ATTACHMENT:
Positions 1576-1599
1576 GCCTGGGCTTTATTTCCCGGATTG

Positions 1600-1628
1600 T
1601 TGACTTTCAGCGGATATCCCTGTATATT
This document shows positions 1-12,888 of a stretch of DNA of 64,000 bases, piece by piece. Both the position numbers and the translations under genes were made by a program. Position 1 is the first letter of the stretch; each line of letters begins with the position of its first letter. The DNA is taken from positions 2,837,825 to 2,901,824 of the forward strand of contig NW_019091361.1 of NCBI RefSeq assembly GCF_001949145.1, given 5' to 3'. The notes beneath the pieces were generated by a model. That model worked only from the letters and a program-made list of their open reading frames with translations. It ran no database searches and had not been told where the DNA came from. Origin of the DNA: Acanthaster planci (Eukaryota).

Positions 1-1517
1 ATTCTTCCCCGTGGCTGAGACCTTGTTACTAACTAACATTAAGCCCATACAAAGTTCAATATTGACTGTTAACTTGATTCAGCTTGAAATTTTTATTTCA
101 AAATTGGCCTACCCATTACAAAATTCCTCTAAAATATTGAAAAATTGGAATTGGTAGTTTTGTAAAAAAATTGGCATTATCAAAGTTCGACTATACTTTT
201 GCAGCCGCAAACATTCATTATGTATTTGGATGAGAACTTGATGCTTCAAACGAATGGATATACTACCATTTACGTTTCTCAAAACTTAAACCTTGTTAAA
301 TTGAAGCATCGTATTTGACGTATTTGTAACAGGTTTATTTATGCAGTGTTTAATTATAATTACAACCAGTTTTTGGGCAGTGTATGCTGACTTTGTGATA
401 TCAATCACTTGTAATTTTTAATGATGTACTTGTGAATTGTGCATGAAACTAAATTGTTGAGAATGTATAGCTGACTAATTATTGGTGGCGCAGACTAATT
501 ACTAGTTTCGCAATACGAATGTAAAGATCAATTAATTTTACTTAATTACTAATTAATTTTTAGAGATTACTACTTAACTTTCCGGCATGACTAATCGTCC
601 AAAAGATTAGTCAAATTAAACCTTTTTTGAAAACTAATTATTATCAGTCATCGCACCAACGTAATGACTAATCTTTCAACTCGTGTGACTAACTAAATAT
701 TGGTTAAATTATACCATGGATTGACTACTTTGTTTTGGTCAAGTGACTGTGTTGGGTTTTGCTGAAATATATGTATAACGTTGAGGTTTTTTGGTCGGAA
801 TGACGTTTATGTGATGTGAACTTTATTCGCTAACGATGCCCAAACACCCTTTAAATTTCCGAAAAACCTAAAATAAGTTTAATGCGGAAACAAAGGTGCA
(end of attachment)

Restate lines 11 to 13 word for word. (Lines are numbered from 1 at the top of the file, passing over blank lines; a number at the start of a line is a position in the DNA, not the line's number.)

301 TTGAAGCATCGTATTTGACGTATTTGTAACAGGTTTATTTATGCAGTGTTTAATTATAATTACAACCAGTTTTTGGGCAGTGTATGCTGACTTTGTGATA
401 TCAATCACTTGTAATTTTTAATGATGTACTTGTGAATTGTGCATGAAACTAAATTGTTGAGAATGTATAGCTGACTAATTATTGGTGGCGCAGACTAATT
501 ACTAGTTTCGCAATACGAATGTAAAGATCAATTAATTTTACTTAATTACTAATTAATTTTTAGAGATTACTACTTAACTTTCCGGCATGACTAATCGTCC